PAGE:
Robert L.D. Cooper  Author, Historian, Freemason.

Do Grand Lodges have a monopoly? Part 2.

December 10th, 2022 by Robert Cooper

We left off at a point where we were discussing the differences between Scotland and England regarding the origins of Freemasonry.

There are extant records of Lodges in Scotland from as early as 9th January 1599 which are those of Aitcheson’s Haven Lodge. These are the oldest Lodge records in the world. That said it must be made clear that this Lodge, and other early Lodges, had members that were stonemasons alone.

This raises some very interesting and important considerations. If these Lodges had members that were all stonemasons, could they be considered to be Freemasons as we known them today? The answer is yes and, and well, yes!

Before discussing this further a few more facts are needed. Although these early Lodges were exclusively for stonemasons that did not last too long. Although Aitcheson’s Haven Lodge is the oldest on record it became extinct in the mid-19th century. The oldest Lodge with extant records and which is still in existence is The Lodge of Edinburgh (Mary’s Chapel), No.1 (to give it its’ full modern name) and whose records commence on 31st July 1599. It is in this Lodge that we see the admission of non-stonemasons for the first time. In 1634 several members of the Scottish aristocracy were admitted and so the ‘cat was out of the bag’ as they say and the admission of non-stonemasons became a regular, if not frequent, occurrence during the remainder of that century.

This Lodge can therefore be described as a Lodge that remained a stonemasons’ Lodge but with a small number of non-stonemasons as members. In answer to the above question therefore, the answer must be that it was a Lodge of stonemasons.

However, when we consider The Lodge of Aberdeen the situation is different. This Lodge’s records commence in 1670 and the membership roll (contained in the famous Mark Book) reveals that stonemasons were in the minority. In fact, approximately only 20% of the membership were stonemasons the other 80% comprised the full range of society at the time – from aristocrats, professional people (lawyers, professors etc.) to those with more humble occupations such as porridge makers! This Lodge is therefore an almost mirror image of that in Edinburgh. Whether or not the Lodge began as a stonemasons’ Lodge before its’ records begin we shall probably never know but we can say that towards the end of the 17th century Lodges (if this Lodge is anything to go by) were attracting more non-stonemasons than stonemasons.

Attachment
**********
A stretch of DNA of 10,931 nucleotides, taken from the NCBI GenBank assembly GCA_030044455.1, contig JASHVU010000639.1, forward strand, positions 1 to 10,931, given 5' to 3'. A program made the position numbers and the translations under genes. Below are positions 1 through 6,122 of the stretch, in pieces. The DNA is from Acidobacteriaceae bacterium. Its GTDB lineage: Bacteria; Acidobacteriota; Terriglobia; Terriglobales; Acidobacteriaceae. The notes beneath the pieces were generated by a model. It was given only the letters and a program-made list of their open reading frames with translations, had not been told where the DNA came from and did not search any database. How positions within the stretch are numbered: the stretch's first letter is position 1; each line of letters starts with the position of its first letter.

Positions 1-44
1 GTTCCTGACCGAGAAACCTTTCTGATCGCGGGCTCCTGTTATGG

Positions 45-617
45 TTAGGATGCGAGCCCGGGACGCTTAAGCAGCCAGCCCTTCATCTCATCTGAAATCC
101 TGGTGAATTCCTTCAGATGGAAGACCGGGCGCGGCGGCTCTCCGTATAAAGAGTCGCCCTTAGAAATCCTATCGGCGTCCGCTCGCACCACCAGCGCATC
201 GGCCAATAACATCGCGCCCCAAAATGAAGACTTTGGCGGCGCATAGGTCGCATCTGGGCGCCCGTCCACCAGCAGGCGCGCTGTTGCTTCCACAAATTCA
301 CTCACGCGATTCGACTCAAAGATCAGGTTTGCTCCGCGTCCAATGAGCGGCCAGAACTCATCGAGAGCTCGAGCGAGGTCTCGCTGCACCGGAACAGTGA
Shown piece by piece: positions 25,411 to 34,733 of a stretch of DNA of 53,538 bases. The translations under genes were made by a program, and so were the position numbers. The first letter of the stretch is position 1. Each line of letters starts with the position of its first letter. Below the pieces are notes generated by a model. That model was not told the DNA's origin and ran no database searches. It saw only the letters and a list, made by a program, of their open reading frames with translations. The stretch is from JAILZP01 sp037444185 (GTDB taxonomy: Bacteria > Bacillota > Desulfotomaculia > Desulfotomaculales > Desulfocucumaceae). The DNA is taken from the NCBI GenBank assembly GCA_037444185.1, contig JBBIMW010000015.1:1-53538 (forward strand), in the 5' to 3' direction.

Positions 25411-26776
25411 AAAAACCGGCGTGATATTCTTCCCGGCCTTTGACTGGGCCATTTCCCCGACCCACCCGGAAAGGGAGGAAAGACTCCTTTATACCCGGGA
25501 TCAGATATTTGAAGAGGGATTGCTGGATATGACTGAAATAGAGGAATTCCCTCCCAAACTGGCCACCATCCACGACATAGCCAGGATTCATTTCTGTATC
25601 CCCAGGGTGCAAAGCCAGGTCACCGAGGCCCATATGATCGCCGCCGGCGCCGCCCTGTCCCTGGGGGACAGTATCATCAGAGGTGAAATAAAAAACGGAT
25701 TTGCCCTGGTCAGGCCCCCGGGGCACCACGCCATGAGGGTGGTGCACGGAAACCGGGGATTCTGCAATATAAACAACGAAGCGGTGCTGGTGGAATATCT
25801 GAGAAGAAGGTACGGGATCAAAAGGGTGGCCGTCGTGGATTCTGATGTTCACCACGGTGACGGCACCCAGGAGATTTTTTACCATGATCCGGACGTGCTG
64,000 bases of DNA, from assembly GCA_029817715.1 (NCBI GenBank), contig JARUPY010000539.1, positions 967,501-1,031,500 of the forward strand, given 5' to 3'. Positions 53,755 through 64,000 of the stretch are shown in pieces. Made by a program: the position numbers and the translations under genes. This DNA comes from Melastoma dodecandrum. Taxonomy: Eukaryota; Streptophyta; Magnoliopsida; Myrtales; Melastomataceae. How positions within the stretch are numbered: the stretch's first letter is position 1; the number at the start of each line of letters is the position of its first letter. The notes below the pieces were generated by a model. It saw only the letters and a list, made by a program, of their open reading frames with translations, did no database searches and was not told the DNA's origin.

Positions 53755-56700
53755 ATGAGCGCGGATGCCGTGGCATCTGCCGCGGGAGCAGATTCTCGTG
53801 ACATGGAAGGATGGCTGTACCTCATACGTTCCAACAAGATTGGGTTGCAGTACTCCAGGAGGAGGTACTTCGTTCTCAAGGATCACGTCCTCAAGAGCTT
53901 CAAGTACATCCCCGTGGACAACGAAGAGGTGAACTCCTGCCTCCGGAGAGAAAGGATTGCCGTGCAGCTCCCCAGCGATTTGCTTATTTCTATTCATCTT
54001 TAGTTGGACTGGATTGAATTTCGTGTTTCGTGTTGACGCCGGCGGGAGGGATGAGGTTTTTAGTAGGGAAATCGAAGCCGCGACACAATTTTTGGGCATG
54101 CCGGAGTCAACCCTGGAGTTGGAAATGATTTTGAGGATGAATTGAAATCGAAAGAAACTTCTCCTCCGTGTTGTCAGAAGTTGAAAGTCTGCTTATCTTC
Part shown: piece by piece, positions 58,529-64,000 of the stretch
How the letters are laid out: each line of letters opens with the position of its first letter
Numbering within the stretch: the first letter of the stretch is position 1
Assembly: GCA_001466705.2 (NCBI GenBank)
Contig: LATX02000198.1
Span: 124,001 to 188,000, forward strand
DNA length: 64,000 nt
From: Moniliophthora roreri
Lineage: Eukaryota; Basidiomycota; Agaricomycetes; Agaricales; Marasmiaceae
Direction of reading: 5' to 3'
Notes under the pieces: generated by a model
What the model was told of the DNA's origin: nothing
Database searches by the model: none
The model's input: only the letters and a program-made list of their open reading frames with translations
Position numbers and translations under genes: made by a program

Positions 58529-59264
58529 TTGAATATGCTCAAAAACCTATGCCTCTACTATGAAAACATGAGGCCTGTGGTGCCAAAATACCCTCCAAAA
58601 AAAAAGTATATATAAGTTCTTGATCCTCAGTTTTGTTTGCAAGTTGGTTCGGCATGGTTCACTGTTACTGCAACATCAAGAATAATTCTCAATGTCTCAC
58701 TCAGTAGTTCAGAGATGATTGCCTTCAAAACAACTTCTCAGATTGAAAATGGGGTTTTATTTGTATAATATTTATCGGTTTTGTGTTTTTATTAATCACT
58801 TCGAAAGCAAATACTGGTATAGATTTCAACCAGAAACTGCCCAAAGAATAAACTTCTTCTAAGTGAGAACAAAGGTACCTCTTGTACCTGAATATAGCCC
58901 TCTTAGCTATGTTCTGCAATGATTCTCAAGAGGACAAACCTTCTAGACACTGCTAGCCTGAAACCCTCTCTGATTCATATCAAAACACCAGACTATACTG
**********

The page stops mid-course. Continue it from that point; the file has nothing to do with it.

The next ‘stage’ in the development of these early Scottish Lodges is the appearance of Lodges with no connection whatsoever with the occupation of stonemasonry. The ‘purest’ example being that of the Haughfoot Lodge whose records commence in 1702 and all the members where drawn from the local gentry with not a single stonemason involved. We would recognize that today as being a modern ‘Speculative’ Lodge (although I don’t like the term speculative in the Scottish context).

More soon.

Posted in Uncategorized

Leave a Comment

Please note: Comment moderation is enabled and may delay your comment. There is no need to resubmit your comment.